Barack Obama accuses Vladimir Putin of trying to 'recreate the glories of the Soviet empire'

The Russian President did not attend the G7 summit after his country was suspended

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The Independent Online

The US President has accused Vladimir Putin of deliberately ruining Russia’s economy to “recreate the glories of the Soviet empire”.

Barack Obama made the remarks at a conference during the G7 summit of nations, which was the G8 until Russia was suspended following the annexation of Crimea last year.

The Ukraine crisis has been a central focus for leaders from the UK, US, Canada, France, Germany, Italy and Japan.

The conflict and possible new sanctions against Russia reportedly took up two thirds of the discussion at a dinner on Sunday intended to cover all foreign policy.

Delegates expressed concern yesterday about continued battles between government troops and separatist rebels in the east of the country despite numerous rounds of failed peace talks and ceasefires.

Mr Obama claimed his Russian counterpart had to “make a decision” on what direction his country would continue in.

He continued: “Does he continue to wreck his country's economy and continue Russia's isolation in pursuit of a wrong-headed desire to recreate the glories of the Soviet empire, or does he recognise that Russia's greatness does not depend on violating the territorial integrity and sovereignty of other countries?”

The US President once again claimed Russian troops were fighting in Ukraine, an accusation Mr Putin has repeatedly denied.

“Russia's actions in Ukraine are hurting Russia and hurting the Russian people,” Mr Obama continued.

“And the G7 is making it clear that if necessary we stand ready to impose additional significant sanctions against Russia."

Mr Putin has not officially responded to the speech but Russian media outlets reacted on Tuesday morning.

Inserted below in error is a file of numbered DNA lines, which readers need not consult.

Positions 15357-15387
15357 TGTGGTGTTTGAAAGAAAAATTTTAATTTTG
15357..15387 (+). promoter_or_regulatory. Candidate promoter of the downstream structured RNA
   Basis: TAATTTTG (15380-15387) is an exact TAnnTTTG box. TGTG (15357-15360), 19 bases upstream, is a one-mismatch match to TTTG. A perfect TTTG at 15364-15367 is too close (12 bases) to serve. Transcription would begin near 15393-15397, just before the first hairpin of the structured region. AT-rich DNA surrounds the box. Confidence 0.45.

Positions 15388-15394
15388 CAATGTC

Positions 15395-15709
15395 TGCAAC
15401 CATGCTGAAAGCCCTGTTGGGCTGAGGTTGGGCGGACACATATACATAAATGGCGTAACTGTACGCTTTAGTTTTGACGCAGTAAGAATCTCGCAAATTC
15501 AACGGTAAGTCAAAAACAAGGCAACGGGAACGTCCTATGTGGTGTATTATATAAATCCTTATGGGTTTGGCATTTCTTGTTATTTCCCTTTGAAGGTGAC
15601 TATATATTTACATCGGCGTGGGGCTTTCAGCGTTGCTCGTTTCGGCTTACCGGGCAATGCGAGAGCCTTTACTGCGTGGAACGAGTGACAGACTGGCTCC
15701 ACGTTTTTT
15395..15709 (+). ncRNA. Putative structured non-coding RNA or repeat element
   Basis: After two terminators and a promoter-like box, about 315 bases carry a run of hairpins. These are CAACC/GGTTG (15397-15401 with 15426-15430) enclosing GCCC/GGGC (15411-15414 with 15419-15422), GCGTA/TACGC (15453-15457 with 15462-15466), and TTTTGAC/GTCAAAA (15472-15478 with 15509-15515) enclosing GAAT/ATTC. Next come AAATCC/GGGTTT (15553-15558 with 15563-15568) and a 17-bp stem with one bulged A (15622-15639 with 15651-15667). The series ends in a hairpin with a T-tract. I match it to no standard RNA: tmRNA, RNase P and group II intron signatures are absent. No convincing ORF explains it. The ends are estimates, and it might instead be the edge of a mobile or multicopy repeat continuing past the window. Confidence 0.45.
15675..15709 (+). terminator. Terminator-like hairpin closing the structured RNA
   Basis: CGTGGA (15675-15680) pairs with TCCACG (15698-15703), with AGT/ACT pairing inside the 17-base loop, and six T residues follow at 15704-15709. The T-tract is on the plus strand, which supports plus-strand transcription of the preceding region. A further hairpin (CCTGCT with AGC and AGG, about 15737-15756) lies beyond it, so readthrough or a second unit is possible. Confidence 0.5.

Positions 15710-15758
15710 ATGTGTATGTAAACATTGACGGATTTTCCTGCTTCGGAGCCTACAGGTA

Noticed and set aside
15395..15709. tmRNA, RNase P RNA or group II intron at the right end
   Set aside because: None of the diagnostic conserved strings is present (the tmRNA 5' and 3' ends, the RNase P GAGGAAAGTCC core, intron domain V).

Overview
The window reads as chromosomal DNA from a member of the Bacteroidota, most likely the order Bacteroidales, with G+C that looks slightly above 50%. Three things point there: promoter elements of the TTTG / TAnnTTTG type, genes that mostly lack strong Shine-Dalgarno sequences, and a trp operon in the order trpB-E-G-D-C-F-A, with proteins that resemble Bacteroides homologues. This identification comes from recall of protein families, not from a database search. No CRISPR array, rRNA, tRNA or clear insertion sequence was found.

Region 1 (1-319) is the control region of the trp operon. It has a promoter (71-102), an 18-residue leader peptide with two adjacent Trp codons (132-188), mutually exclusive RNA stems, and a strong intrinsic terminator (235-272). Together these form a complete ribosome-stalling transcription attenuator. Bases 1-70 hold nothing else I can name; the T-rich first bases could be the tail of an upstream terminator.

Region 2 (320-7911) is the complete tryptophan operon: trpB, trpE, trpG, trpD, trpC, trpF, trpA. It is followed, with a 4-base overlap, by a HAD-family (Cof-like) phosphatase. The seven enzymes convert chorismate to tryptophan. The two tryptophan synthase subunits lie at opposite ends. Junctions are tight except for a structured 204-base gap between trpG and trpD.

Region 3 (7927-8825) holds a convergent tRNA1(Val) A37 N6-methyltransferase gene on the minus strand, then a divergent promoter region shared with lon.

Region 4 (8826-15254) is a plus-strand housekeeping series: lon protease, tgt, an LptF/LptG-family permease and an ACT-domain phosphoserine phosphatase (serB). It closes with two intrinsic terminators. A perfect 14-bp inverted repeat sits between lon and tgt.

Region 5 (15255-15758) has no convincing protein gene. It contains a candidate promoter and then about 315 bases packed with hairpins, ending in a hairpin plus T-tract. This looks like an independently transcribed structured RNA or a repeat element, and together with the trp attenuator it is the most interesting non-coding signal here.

Russia Today quoted a political commentator slamming “Cold War talk that is driven by the Americans” and claiming EU countries were being “forced to work against their own interests” by the US.

Sputnik, a news service owned by the Russian government, carried an article on the front page of its website saying President Obama had “lost total credibility”.

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World leaders (including Barack Obama with David Cameron and Angela Merkel to his left, and head of the IMF Christine Lagarde and Italian PM Matteo Renzi to his right) take a break from yesterday’s G7 meetings in Bavaria on Monday

A spokesperson at the Kremlin played down Mr Putin’s absence from the summit and said he was concentrating on “work in other more effective formats” that better reflect the international situation.

"It's impossible now to get together in seven or eight people and effectively discuss global problems," RIA news agency quoted Dmitry Peskov as saying.

Canadian Prime Minister Stephen Harper and Japan's Shinzo Abe both visited Kiev before the G7 summit and voiced strong support for President Petro Poroshenko.

Angela Merkel, who was hosting the summit in Bavaria, has led diplomacy to engage Mr Putin in a diplomatic solution to the conflict, told reporters that sanctions against Russia could be lifted if Moscow and the separatists fully implemented the Minsk peace deal struck earlier this year.

Additional reporting by Reuters

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